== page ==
Drummer Blog: Fictionist’s Aaron Anderson on Being a Left-Handed Player in a Right-Handed World
All my life I’ve been told I play the drums wrong. After nearly every show, people come up to me to ask why I play the way I do. So let me take a second to describe why my setup is so intriguing to people and what makes me sound different than your average drummer.
The short story is that I’m a left-handed drummer who plays open-handed with my right hand playing the hi-hat and ride and my left foot playing the kick. Just picture a left-handed kit with the ride on the right side. I started playing this way twenty years ago, when I got a kick drum for Christmas in 1994. This kick came after getting a snare the previous year. Being left-handed and never having had any lessons, I naturally played the kick with my left foot. I played my two-piece kick and snare kit for about a year until I added a hi-hat, which I got for Christmas in 1995. Since my left foot was already playing the kick, I put the hi-hat to the right and played it with my right foot. It never felt natural for me to cross my arms to play, so I started using my right hand to play the hi-hat.
Since I never had drum lessons, I simply listened to my favorite songs to figure out which drum did what. After noticing that rides usually had similar patterns to hi-hat patterns, I set up a ride (when I finally got one) on my right side so my right hand could play it. So, really, the way I play today is a result of the instincts I had as a ten-year-old self-taught kid! Advertisement
When I’m not playing in my band, Fictionist, I enjoy running a small drum studio. Because of my unique journey in learning to play the drums, I give my students a lot of room to explore what setup feels instinctual and natural to them. While I do give them guidelines and tips to make playing easier, I firmly believe that music will always be a better and truer form of self-expression when coming from an instinctual place. Whether playing in the studio or in my band, I always try to play what comes naturally to me first. Nine times out of ten, that first take is what we use for the song.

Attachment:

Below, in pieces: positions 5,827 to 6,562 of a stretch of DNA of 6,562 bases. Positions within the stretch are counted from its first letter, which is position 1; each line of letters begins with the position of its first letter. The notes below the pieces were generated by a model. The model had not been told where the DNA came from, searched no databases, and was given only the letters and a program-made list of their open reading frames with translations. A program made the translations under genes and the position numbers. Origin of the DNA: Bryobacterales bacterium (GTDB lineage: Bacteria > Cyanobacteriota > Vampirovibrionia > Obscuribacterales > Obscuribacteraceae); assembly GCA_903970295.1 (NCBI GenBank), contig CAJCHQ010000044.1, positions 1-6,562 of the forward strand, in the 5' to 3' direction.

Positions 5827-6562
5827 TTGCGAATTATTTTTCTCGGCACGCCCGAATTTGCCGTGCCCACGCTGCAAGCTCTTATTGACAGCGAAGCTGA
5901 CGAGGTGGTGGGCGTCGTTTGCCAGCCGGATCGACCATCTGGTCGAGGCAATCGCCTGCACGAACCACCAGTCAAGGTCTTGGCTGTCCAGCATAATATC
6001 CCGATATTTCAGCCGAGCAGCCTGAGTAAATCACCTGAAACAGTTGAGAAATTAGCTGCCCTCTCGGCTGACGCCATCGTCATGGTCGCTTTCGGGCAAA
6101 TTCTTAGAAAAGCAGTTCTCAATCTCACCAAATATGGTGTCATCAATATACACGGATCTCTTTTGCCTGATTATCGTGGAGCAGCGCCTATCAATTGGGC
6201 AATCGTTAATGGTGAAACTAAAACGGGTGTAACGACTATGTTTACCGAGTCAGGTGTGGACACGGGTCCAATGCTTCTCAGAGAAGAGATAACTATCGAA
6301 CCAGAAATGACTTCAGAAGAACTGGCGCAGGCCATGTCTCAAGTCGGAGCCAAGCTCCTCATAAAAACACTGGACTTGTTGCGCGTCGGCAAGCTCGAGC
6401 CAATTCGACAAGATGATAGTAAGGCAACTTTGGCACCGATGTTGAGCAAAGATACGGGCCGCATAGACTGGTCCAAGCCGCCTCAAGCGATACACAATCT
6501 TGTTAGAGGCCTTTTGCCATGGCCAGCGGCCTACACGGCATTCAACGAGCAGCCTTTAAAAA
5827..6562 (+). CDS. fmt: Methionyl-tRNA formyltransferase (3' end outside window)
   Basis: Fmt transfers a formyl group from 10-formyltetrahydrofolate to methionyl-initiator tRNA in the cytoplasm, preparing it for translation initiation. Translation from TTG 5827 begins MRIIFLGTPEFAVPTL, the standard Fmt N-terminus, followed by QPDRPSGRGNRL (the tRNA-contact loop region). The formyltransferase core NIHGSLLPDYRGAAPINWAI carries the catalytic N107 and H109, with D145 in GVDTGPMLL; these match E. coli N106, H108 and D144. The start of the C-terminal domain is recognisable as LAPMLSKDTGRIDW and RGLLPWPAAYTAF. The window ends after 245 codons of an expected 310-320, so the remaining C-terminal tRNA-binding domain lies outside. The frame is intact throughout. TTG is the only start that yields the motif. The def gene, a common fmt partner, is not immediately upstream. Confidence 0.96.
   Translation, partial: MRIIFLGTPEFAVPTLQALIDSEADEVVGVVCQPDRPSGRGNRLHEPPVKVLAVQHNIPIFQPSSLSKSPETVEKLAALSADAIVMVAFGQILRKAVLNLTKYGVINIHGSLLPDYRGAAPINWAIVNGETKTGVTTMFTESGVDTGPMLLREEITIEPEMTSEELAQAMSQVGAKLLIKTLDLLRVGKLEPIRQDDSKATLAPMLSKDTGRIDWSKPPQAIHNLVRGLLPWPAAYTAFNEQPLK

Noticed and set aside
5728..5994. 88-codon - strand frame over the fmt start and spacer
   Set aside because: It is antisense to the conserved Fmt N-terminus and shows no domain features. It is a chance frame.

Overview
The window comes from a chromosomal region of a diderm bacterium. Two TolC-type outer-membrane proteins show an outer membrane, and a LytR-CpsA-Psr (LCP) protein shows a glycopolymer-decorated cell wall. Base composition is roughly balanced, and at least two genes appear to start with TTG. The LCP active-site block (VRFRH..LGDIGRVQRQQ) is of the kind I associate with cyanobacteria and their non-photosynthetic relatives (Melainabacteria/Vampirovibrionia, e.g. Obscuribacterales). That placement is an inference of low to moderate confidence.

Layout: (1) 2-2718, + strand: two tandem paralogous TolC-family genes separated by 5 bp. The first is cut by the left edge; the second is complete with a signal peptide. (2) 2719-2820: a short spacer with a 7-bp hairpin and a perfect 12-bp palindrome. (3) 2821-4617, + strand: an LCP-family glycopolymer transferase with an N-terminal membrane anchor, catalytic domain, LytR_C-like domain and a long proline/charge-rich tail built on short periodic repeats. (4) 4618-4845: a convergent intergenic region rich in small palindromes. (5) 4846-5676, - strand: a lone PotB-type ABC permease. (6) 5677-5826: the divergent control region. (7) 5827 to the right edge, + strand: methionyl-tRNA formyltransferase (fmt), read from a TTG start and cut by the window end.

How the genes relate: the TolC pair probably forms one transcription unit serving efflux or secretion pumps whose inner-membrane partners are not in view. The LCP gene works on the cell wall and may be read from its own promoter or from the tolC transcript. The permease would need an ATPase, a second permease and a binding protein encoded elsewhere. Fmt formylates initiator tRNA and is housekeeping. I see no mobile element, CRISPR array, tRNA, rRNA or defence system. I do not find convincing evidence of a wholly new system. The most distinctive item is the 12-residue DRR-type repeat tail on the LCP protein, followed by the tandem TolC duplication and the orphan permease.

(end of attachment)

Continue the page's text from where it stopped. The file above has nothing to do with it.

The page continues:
Being a left-handed drummer in a right-handed world can be difficult, but I’m so glad I didn’t listen to the teachers who told me “it would be a lot easier if you just learn how to play right-handed.” It was through playing the way that felt natural to me that I found my voice as a drummer and is what gave me my unique edge. Because I play the snare with my strong hand and don’t cross my hands I can create a strong back beat while leading with my strong hand for fills. This sound is evident in our new self-titled album. If you listen closely to track eight, “Give It Up,” for example, you can hear that I’m playing open-handed because some of the beats I play are only possible if you uncross your hands.
As a drummer, I believe my role in my band is to first lay a foundation and then to act as the nails that hold the framework of the song together—making sure every instrument is locked into place. In large part, I also control the dynamics of a song and the overall feel of the group. While I get the job done in a more untraditional way, I believe the most important takeaway is to do what comes natural to you because that is usually the point where you are making a connection with the listener. Advertisement
For gear heads, I play a maple DW kit with a 18×20 kick, 9×12 rack tom, and a 14×14 floor tom. I play a 5.5×14 Ludwig Black Beauty snare, and I also have a Roland SPDSX I use for samples and a click.
Photo by Justin Hackworth Photography